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Summer 2006

A new kind of chop suey: China’s contemporary urban architecture

Visiting China’s cities in recent years is like watching time-lapse photography. Consider: the city of Shanghai had one skyscraper in 1985; now they are legion. In 1988, I looked from Shanghai’s famous Peace Hotel on the Bund to the far side of the Huangpo River: nothing but a gray stretch of grimy shoreline. In less than 20 years, Shanghai’s Pudong District transformed from a forlorn swamp to something like the Chicago Loop. To say no more, this kind of construction explosion doesn’t afford much time to evolve a coherent architectural style.

The 20th century was a tough one for China. It began with the collapse … » More …

Summer 2007

Panda Diaries

In Panda Diaries, Alex Kuo’s latest novel, a panda mailman chastises his improbable cohort, Ge, for buying into its pop image. “You’re supposed to be in intelligence. You’ve seen me smoke. If I relied only on that bamboo diet, we’d all be extinct by now. That’s just a story our lobbyists invent for the foreign journalists in Beijing when they have nothing else to write about.” And unlike the surly postal carriers of America, this zoological civil servant is, in many ways, more contemplative and human than Ge can claim to be. A colonel in the Chinese secret service, Ge has been exiled to Changchun, … » More …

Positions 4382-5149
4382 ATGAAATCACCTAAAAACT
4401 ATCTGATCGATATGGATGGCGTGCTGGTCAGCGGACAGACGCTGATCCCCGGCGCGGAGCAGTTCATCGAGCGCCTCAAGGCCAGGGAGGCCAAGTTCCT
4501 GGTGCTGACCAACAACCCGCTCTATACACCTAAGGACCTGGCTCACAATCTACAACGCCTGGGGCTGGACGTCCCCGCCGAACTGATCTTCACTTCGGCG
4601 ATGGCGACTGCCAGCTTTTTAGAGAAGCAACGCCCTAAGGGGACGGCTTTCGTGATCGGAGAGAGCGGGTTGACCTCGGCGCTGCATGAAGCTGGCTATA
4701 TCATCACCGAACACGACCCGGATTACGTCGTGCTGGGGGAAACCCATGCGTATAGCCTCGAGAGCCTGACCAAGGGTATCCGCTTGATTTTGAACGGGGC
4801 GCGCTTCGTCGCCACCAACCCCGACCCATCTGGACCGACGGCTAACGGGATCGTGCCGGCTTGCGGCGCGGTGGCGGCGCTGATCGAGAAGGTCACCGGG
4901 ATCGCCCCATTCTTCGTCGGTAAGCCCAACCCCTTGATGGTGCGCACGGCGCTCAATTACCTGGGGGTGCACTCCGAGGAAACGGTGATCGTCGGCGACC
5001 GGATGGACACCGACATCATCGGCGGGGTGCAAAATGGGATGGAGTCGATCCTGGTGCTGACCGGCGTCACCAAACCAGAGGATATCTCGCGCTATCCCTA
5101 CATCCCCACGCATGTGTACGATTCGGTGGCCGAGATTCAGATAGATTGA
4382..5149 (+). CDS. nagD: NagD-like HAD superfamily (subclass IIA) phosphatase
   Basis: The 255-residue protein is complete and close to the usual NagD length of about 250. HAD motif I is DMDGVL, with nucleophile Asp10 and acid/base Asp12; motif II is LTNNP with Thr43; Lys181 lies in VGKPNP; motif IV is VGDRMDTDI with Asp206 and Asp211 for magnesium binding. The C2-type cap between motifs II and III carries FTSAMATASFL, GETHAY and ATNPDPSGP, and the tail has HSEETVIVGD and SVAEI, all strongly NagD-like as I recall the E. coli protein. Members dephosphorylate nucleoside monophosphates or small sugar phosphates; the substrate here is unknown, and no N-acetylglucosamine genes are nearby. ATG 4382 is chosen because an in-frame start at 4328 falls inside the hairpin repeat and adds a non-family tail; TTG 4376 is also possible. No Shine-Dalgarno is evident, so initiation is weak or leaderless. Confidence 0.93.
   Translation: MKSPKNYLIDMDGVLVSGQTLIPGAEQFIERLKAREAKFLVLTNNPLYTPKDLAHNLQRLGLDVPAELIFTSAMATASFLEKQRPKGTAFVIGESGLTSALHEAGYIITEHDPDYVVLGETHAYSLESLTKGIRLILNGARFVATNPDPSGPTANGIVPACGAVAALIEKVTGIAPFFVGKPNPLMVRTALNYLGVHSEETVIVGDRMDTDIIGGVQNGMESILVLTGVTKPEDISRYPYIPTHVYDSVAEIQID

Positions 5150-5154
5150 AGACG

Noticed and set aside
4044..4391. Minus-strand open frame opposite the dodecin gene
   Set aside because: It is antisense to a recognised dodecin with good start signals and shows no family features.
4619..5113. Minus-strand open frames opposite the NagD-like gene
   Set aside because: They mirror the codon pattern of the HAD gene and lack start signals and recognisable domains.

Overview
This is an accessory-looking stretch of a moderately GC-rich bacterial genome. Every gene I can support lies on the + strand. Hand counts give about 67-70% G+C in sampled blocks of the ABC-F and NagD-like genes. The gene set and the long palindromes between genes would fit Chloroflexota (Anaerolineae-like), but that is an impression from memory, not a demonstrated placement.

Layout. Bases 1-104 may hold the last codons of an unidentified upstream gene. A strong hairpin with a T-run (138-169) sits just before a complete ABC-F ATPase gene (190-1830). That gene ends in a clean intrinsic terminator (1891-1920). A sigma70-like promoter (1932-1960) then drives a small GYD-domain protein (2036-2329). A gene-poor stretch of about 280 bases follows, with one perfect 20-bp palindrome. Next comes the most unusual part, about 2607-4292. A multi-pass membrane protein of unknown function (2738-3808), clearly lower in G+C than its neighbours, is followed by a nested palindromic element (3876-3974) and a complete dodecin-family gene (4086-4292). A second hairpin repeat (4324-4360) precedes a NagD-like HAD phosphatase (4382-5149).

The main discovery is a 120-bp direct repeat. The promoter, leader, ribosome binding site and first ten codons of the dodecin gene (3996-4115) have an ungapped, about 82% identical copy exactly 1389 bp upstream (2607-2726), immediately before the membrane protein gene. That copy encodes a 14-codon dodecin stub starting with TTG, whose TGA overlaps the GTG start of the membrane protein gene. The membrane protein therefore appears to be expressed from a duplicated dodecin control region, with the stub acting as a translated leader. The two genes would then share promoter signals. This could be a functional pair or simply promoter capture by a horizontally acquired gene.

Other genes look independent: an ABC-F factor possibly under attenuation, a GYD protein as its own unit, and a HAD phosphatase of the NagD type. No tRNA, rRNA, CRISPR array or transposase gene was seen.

Fall 2008

Let the invasions begin

As Beijing prepared to welcome athletes and spectators to the Olympic Games, a quieter and much less welcome influx was already under way.

According to a new study by Washington State University ecologist Richard Mack and four Chinese colleagues, China’s explosive economic growth and ambitious public-works projects have allowed non-native species of plants, insects, and other organisms to spread throughout the country and inflict more than $14 billion of damage on the nation’s economy—and the Olympic Games could provide an opportunity for even more biological invaders.

Mack and his co-authors combed through trade and economic data to discover that China’s economic boom has been … » More …

Fall 2008

The New Virtualism: Beijing, the 2008 Olympic Games, and a new style for world architecture

Something significant is happening in Beijing. It has to do with proclaiming a new style of world architecture at the dawn of the twenty-first century. I call it “The New Virtualism,” and because there are now enough of these buildings in existence, for the first time I can describe the “looks” of this new style.

It is not that New Virtualist architecture is found only in Beijing. As a matter of fact, unlike past architectural styles, which were always regional movements before spreading their influence further afield, New Virtualism is the first architectural style in the history of the world that is immediately global in … » More …